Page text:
# On a journey to the source of a statisticJune 7, 2010 12:14 PM   Subscribe

What is the source of this statistic: "The world's richest 20 percent consume 70 percent of its resources".

This statistic is all over the internet, with slight changes in wording or numbers. I want to write an article about it, but don't want to use it unless I can find a verifiable, authoritative source. I have the vague impression that it may have come from the World Bank, but can't seem to find a definite source, after much searching. If you know the original source of this, or any other related statistics involving consumption rates, ecological impact of various populations, etc., I would be happy to hear about them. Thanks!
posted by crazylegs to society & culture (7 answers total) 1 user marked this as a favorite

It's acutally 80-20, AKA the Pareto Principal
posted by Mach5 at 12:32 PM on June 7, 2010

Pareto principle.
posted by cabingirl at 12:32 PM on June 7, 2010

Richest tenth own 85% of world's assets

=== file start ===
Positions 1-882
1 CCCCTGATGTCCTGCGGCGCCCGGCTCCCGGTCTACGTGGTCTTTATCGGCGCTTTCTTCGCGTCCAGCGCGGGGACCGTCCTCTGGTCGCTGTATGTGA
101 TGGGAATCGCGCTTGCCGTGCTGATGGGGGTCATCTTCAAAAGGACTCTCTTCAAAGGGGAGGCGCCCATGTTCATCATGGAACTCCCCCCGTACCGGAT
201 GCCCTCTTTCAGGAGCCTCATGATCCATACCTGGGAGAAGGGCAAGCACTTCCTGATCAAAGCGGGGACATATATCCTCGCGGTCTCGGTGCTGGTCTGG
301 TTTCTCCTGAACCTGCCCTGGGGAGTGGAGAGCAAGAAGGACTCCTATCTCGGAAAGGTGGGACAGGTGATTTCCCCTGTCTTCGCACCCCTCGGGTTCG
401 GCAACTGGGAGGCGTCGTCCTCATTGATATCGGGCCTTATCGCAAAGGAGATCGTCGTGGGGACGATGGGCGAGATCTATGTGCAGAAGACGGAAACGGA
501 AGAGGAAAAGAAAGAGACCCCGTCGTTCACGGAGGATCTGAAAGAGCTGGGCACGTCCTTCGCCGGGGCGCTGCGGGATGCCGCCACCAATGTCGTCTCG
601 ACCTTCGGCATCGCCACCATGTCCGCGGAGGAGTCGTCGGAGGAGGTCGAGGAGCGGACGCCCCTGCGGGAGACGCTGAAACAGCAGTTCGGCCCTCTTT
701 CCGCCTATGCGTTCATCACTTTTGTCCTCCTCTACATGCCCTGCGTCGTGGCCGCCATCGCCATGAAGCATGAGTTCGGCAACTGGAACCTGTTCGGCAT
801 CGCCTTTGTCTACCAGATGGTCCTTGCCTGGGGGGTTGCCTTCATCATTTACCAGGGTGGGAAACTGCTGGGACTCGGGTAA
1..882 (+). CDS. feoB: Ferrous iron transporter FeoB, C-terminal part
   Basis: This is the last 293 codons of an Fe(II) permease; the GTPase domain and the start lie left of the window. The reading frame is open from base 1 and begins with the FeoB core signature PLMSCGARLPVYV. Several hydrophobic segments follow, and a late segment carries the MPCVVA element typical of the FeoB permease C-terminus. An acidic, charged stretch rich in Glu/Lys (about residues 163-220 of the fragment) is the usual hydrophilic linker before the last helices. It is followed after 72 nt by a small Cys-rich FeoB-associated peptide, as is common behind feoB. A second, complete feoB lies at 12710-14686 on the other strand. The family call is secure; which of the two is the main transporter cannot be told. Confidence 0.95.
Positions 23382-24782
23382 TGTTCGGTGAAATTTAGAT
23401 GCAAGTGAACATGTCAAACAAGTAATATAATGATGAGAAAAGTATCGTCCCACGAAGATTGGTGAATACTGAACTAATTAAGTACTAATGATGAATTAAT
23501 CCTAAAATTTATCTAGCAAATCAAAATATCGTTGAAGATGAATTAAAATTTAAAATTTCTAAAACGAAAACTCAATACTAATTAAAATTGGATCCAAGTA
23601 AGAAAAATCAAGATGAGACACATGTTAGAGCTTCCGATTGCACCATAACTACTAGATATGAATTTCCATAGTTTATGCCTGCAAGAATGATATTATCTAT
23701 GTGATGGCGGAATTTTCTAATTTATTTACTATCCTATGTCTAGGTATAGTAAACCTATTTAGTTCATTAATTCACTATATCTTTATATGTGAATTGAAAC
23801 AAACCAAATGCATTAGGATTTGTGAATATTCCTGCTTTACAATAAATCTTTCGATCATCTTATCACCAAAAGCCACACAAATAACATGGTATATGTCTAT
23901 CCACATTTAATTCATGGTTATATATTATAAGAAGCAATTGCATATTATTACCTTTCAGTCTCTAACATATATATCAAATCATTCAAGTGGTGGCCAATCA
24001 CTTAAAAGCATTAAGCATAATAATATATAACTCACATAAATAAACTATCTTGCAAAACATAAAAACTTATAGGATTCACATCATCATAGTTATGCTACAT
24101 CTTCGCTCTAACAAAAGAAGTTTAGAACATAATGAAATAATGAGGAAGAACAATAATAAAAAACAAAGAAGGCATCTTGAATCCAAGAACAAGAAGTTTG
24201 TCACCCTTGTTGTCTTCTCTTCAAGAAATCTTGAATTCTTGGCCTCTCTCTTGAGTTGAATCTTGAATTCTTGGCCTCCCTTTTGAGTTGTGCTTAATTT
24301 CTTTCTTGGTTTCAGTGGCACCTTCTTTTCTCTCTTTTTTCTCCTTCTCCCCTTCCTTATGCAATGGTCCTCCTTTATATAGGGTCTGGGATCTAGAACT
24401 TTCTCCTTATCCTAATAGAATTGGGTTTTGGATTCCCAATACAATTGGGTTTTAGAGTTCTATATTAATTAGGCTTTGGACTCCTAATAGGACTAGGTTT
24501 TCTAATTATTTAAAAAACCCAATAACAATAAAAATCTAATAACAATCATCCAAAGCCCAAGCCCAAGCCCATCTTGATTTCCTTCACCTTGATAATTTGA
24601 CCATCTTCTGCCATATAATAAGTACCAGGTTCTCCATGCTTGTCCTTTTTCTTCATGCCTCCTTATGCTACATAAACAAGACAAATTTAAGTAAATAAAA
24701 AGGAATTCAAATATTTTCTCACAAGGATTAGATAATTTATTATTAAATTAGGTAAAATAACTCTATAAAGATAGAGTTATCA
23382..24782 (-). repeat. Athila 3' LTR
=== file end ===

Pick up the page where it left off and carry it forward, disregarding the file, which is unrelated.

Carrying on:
Google World Distribution of Household Wealth

There are studies for multiple years, and data for multiple years.
posted by bardophile at 12:37 PM on June 7, 2010 [1 favorite]

Nth-ing Pareto Principle, the 80/20 rule. Widely used as a non-precise, pseudo-scientific triage in business. Simply tells you that putting your best efforts toward 20% of your key metric will yield the biggest impact.
posted by beelzbubba at 3:29 PM on June 7, 2010

That's a function of "power law curves". Wealth is one of many, many things which tends to fit a power law curve.
posted by Chocolate Pickle at 3:53 PM on June 7, 2010

For raw data the International Energy Agency and USGS websites should be good enough sources for a variety of production/consumption statistics.

The tricky part of your question is discerning who is using what and how much of it; for example, the USA consumes 25% of the world's petroleum despite representing only 5% of its population, yet a poor person in the US may not necessarily consume more than a rich one in India. Likewise, if metals and coal are mined and used in China to produce gadgets to be sold in the EU, how would we track who actually benefits from the consumption? I think it will be difficult to find authorative sources for that kind of statistic due to its inherent complexity.
posted by Bangaioh at 4:31 PM on June 7, 2010

Authoritative, rather.
posted by Bangaioh at 4:32 PM on June 7, 2010

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